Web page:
Thursday, April 16, 2015


Hyperlinked to help you find the information quickly

HB 754 - This bill would lower compulsory attendance age from 8 to 6. It would also require all school districts to establish all-day kindergartens for children between the ages of 3 and 5 years old, although attendance is not mandatory at this time.

HB 832 - This bill would lower the compulsory attendance age from 8 to 6. It would also require all school districts to establish kindergartens for children at ages to be determined by the local school board, though attendance would not be mandatory at this time.

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Reasons why lowering compulsory ages and more pre-school are not beneficial for Pennsylvania.   
Opposition to HB754 and HB832

·         There are no real educational benefits for young children attending preschool or head start programs. According to a comprehensive study (released October 2012) by the Department of Health and Human Services, they found that “ from the beginning of Head Start through 3rd grade, the evidence is clear that access to Head Start … had few impacts on children in kindergarten through 3rd grade.” 1

·         These types of bills will cost taxpayers millions if not billions of dollars with little to show for it. The call for whole day pre-kindergarten for 3-5 year olds, will require schools to hire new teachers as well as provide additional facilities. A national study concerning early education pilot programs discovered that fourth grade reading achievement scores in Oklahoma have declined. Georgia’s program was in place for 13 years before scores caught up to the national average. The Heritage Foundation determined that despite high state spending, “neither state has experienced significant, sustained improvement in students’ academic achievement as measured by the National Assessment of Educational Progress.” 2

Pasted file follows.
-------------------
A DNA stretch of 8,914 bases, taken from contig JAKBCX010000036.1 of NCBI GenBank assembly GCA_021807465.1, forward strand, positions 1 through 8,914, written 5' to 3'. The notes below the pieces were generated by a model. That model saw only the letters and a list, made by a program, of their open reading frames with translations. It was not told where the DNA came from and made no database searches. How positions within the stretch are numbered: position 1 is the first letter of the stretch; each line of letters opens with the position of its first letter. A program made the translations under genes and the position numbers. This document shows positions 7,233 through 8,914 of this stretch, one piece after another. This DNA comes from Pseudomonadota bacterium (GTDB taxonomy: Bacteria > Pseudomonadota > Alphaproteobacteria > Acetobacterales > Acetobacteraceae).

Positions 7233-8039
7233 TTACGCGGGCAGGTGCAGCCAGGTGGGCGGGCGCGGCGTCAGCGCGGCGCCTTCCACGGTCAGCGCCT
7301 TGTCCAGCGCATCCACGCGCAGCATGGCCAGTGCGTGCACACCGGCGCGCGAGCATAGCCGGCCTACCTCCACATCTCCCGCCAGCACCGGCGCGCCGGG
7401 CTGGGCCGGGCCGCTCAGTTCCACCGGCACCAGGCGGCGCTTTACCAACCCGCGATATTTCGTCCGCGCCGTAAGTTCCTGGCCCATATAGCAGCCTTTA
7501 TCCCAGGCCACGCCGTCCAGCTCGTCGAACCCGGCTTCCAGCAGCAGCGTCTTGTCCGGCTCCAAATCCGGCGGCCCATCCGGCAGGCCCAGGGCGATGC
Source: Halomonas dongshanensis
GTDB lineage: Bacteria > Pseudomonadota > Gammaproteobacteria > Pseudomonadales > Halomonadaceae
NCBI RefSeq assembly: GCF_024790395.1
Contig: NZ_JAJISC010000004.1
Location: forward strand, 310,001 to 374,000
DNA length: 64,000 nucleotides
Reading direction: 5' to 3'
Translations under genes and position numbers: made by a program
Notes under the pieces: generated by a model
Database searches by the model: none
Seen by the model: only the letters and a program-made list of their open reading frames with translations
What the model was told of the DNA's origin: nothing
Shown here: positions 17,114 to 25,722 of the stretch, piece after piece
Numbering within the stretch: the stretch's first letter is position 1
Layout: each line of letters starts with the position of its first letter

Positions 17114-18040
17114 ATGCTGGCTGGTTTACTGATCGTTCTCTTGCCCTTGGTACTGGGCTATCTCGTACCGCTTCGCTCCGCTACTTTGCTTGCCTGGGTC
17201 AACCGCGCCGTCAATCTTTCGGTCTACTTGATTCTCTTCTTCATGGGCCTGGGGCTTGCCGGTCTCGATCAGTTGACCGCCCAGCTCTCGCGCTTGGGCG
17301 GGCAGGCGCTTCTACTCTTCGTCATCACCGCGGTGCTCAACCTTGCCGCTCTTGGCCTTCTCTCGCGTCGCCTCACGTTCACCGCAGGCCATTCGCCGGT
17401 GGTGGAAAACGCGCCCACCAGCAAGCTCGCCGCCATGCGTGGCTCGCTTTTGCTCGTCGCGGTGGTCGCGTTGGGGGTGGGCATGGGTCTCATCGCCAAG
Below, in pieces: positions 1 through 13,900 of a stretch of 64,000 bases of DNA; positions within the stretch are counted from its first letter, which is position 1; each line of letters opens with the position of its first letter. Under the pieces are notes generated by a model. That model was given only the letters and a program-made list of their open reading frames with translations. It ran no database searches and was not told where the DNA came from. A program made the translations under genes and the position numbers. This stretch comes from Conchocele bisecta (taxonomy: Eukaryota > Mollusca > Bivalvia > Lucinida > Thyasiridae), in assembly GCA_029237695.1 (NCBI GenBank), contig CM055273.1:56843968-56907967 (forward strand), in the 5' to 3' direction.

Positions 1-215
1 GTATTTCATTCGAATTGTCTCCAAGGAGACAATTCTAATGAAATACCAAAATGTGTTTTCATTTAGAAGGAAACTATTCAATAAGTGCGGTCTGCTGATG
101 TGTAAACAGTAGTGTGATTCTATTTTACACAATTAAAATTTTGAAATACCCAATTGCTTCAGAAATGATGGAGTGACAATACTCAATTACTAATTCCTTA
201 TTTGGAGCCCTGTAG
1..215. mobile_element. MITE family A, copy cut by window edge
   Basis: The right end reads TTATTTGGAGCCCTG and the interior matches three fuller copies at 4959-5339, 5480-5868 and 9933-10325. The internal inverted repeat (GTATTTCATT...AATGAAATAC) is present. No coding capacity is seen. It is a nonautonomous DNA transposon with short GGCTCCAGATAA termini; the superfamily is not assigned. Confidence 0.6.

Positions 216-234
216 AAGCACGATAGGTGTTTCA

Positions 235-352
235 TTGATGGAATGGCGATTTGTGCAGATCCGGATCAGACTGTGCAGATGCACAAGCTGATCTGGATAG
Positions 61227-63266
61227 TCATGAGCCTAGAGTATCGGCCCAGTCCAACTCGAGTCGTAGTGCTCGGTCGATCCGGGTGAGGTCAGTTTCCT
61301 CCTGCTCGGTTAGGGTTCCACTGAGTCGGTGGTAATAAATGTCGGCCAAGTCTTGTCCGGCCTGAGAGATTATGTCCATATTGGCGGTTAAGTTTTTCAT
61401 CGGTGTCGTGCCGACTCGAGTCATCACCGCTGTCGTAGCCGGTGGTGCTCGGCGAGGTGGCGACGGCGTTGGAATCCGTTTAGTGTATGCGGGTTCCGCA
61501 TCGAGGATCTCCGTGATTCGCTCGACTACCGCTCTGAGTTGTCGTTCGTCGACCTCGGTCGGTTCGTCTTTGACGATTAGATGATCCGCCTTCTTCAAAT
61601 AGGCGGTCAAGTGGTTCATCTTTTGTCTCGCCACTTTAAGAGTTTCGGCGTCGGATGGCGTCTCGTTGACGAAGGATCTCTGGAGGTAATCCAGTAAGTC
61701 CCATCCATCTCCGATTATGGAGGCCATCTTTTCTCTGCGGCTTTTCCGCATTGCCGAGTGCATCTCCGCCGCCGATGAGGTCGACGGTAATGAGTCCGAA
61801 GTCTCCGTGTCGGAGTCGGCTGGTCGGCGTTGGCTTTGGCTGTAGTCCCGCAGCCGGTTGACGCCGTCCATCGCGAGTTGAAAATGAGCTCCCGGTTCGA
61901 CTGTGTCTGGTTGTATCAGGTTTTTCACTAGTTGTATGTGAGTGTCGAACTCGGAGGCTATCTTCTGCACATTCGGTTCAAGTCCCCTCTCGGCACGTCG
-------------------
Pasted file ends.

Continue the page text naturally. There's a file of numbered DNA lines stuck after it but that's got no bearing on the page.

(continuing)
·         These types of bills violate parental rights to direct their own children’s education. This right is guaranteed by the 14th Amendment to the U.S. Constitution. The notion that parents are not adequate teachers and mentors for their children is empirically untrue. As found in a large study in the United Kingdom, children who are raised (especially at early ages) in their own homes by their own mothers and fathers fare significantly better developmentally than those placed in institutional environments at an early age.3

·         Young children are harmed and not developmentally ready for school. Boys tend to be two years behind in listening, speaking, and writing skills than girls. Children enrolled in day care are more likely to exhibit problematic behaviors, such as bullying and aggression, for several years afterwards.5  Long term vision problems from too much close visual work is another problem. Children do poorly, loose interest, and become discouraged by programs that push academics over physical activities.6  Youngsters need time at home to bond and interact with those closest to them to develop the trust, brain development, 4  and the social skills that they need to become healthy individual members of society.

1. Michael Puma Et Al., Office Of Planning, Research, & Evaluation, Third Grade Follow-Up To The Head Start Impact Study Final Report: Executive Summary iv-v (2012) available at
2. Lindsay M. Bure, The Heritage Foundation, “Does Universal Preschool Improve Learning? Lessons from Georgia and Oklahoma 1” (2009), available at
3. Yvonne Roberts, “Official: Babies do Best with Mother,” The Guardian: Observer, October 2, 2005,
4. Dr. Karyn Purvis is the Director of the Institute of Child Development at Texas Christian University (TCU) in Fort Worth, Texas.
5.  “Early Child Care Linked to Increases in Vocabulary, Some Problem Behaviors in Fifth and Sixth Grades.” National Institute of Child Health and Human Development (NICHD). NIH News. 26 March 2007.
Much of this information can be found on the Home School Legal Defense Association website:

Compiled by Mark Moore, CHAP Legislative Coordinator

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